Tuesday, July 18, 2017
Just Some Tuesday Thoughts
Those strands of grass grow in my wheelbarrow flower bed, which my sisters gave me for a birthday present a few years back. I liked the clump of grass mixed in with all the colorful posies, so the grass has been allowed to stay.
Each year the grass comes back and puts on an ongoing and impressive show of its own accenting whatever flowers I happen to plant in the wheelbarrow.
Having gone to seed, the tall strands are particularly pretty right now.
Yesterday turned out to be a rather busy day around the place with Terra coming to work with Lefty and with other lawn grass in dire need of a trim.
This is the final week of official 4-H horse activity for our young neighbor, Terra. This weekend she'll show Lefty in showmanship at halter and in walk-trot at the annual 4-H horse show.
For the past several weeks, she has become very accustomed to reminders from adults to "sit up straight," "collect," "keep eyes on where you intend to go," or "keep eyes on the judge and eyes on your horse."
Terra's a 10-year-old trooper aka "sponge." She happily takes in all the new and oft-repeated lingo and impressively applies it. As a result, she has come along phenomenally in her first year of working with and learning about horses.
We don't know how things will turn out when she goes into some actual competition, but those of us who have worked with her are very proud of her progress and especially her willingness to do what it takes to become an accomplished horse woman.
Terra has dealt with numerous responsibilities that go along with horsemanship. That ranges from picking up poop to daily grooming to saddling to clipping, etc.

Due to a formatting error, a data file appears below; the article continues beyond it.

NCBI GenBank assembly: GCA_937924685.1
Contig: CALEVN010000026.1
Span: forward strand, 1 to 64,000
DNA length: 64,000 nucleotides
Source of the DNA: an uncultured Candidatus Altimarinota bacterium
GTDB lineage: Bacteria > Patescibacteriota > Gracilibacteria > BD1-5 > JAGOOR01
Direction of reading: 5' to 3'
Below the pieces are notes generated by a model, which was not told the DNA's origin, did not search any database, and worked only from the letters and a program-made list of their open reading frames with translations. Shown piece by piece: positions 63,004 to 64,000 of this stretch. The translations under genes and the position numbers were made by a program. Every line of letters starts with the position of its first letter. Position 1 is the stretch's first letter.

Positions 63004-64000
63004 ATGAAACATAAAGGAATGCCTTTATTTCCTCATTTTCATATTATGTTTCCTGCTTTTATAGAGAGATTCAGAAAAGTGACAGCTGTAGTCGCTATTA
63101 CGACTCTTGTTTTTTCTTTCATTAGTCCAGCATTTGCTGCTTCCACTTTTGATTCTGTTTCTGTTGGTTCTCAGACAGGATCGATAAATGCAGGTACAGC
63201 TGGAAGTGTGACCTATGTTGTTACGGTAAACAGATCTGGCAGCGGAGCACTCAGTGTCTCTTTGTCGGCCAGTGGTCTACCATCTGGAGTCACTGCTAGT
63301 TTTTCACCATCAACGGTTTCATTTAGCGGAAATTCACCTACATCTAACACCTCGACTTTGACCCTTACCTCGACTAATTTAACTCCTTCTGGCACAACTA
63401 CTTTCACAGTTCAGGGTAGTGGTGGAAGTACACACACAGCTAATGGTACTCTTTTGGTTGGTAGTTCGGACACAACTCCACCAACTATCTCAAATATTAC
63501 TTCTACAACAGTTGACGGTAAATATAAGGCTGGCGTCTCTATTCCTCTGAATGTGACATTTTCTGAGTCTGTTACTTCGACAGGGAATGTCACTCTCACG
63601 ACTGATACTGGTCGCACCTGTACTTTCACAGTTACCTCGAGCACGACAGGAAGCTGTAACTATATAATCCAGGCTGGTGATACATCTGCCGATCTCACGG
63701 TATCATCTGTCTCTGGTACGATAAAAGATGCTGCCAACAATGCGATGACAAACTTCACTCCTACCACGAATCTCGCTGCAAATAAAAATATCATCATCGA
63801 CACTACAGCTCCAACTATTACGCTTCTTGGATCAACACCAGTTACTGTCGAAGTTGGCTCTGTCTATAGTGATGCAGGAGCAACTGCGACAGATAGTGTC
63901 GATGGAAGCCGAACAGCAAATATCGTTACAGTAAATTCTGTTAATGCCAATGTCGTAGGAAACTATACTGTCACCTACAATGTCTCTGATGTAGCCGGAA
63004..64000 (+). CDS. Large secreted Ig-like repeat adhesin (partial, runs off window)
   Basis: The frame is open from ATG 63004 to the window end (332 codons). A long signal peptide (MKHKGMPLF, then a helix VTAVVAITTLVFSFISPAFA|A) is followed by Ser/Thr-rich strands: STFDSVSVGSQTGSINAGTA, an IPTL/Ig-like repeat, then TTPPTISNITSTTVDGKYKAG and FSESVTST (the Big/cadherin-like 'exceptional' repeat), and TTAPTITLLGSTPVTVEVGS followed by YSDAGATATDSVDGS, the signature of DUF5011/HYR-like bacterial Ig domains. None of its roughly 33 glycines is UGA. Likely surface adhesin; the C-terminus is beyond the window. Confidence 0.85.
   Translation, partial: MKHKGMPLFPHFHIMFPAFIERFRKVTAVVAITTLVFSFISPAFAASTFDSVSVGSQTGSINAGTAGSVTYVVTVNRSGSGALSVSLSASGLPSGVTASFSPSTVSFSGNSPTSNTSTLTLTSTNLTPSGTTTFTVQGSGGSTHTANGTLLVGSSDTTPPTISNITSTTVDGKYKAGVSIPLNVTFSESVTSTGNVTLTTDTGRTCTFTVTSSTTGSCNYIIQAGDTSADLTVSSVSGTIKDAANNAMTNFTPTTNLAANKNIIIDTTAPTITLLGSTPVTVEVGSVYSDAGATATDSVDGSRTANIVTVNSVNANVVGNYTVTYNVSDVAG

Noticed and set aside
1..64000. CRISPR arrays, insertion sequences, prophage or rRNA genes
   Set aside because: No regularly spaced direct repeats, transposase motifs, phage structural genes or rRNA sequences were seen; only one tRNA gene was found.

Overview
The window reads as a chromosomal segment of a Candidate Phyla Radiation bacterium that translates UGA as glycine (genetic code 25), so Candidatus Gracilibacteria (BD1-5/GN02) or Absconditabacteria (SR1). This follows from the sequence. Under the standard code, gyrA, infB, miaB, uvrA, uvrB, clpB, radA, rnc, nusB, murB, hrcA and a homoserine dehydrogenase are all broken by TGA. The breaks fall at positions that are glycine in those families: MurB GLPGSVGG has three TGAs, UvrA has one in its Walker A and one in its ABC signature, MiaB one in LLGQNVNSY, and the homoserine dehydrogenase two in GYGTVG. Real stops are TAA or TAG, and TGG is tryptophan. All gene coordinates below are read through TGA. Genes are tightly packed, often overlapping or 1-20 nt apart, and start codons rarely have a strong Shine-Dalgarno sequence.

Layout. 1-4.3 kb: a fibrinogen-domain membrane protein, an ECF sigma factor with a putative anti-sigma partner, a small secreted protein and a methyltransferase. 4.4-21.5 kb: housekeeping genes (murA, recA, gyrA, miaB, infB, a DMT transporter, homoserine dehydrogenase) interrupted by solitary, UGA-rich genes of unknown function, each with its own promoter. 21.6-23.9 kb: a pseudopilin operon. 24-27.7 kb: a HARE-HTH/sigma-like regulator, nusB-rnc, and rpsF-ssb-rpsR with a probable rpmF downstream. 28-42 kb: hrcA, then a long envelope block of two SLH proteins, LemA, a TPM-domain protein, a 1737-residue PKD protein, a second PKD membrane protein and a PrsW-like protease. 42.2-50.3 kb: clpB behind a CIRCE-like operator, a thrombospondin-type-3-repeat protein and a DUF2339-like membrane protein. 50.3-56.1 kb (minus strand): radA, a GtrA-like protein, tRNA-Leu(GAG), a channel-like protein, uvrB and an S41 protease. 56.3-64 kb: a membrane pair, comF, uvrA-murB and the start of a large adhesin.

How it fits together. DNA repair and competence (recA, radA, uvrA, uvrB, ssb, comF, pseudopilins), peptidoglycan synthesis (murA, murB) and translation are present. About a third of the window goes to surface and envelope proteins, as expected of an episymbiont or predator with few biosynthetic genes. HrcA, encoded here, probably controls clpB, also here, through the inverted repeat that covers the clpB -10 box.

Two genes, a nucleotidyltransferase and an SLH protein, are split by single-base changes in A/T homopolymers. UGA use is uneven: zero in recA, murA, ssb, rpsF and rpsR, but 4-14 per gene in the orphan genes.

Thanks to guidance from several adults, she has learned to be as independent as possible for a 10-year-old, without someone hovering over her every move.
Yesterday's session of grooming, showing and practicing equitation ended with a ride through our entire woods where I had brush-hogged trails the day before.
I walked along with a set of limb trimmers, snipping off pesky branches that require riders to duck while plodding down the trails. Except for one small segment of the trail network, we won't need to duck on future rides in the woods.
At one point, I snipped dozen more branches in one section of the woods while Terra picked her pathways and rode and rode and rode with total confidence and control.
It was fun to reflect while watching her and snipping those branches how just a few weeks ago, Terra had climbed on Lefty for the first time in the round pen.
For the majority of that ride, Lefty took pretty much whatever route he chose, and often walked directly over to his human Mom standing at the gate.
That's past history.
Lefty now goes where Terra wants him to go and without much fuss.
This experience has also taken me back to the days when I was about 10 and could not sew a straight seam, even after half a dozen attempts.
Eleanor Delamarter---who with the patience of Job---spent hours and hours trying to help this helpless klutz make any remnant of progress at the sewing machine. Indeed, it was an heroic effort on the part of Eleanor but lost cause, or so it seemed.
Now, 60 years later, I so appreciate the sacrifices that Eleanor made in my behalf and kinda think that the lifetime friendship that evolved from all those hours spent in her bedroom at her sewing machine may have made up for what failed to happen with needle and thread.
In my case, I think there's obviously substantially more aptitude and skill. Could be, too, that Terra might have a bit more passion for horses than I did for sewing.
After all, during that third year of sewing tackling those insidious flat-felt seams on flannel pajama legs, my mother did promise me that if I completed the project, I would never have to take sewing again, thus freeing me to concentrate more on my horse project.
I've never have asked Terra if she likes to sew, and I don't need to ask her if she likes horses. Her smile and the fact that she would have ridden for hours through our woods yesterday tells me what I need to know.
It's been a phenomenal and wonderful experience.